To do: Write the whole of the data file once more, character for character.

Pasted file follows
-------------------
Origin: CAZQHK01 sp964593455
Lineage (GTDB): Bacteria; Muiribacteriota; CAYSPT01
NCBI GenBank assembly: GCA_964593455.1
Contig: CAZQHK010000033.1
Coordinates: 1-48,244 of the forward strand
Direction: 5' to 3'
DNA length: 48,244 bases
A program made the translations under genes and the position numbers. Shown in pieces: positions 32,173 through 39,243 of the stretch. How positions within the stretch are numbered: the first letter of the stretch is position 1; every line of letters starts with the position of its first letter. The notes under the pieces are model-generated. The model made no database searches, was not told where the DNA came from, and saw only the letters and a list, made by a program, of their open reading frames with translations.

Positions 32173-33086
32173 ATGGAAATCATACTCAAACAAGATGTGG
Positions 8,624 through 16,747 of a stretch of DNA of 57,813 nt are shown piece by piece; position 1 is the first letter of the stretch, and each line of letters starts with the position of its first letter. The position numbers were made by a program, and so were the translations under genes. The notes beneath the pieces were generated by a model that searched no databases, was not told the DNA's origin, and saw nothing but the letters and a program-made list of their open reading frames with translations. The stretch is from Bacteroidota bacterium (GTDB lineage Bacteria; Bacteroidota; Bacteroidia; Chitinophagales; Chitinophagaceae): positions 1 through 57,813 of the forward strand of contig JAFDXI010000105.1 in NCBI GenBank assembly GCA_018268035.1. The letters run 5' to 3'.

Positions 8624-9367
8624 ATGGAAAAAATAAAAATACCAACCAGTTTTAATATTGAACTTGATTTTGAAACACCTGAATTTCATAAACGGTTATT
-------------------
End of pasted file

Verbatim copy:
Origin: CAZQHK01 sp964593455
Lineage (GTDB): Bacteria; Muiribacteriota; CAYSPT01
NCBI GenBank assembly: GCA_964593455.1
Contig: CAZQHK010000033.1
Coordinates: 1-48,244 of the forward strand
Direction: 5' to 3'
DNA length: 48,244 bases
A program made the translations under genes and the position numbers. Shown in pieces: positions 32,173 through 39,243 of the stretch. How positions within the stretch are numbered: the first letter of the stretch is position 1; every line of letters starts with the position of its first letter. The notes under the pieces are model-generated. The model made no database searches, was not told where the DNA came from, and saw only the letters and a list, made by a program, of their open reading frames with translations.

Positions 32173-33086
32173 ATGGAAATCATACTCAAACAAGATGTGG
Positions 8,624 through 16,747 of a stretch of DNA of 57,813 nt are shown piece by piece; position 1 is the first letter of the stretch, and each line of letters starts with the position of its first letter. The position numbers were made by a program, and so were the translations under genes. The notes beneath the pieces were generated by a model that searched no databases, was not told the DNA's origin, and saw nothing but the letters and a program-made list of their open reading frames with translations. The stretch is from Bacteroidota bacterium (GTDB lineage Bacteria; Bacteroidota; Bacteroidia; Chitinophagales; Chitinophagaceae): positions 1 through 57,813 of the forward strand of contig JAFDXI010000105.1 in NCBI GenBank assembly GCA_018268035.1. The letters run 5' to 3'.

Positions 8624-9367
8624 ATGGAAAAAATAAAAATACCAACCAGTTTTAATATTGAACTTGATTTTGAAACACCTGAATTTCATAAACGGTTATT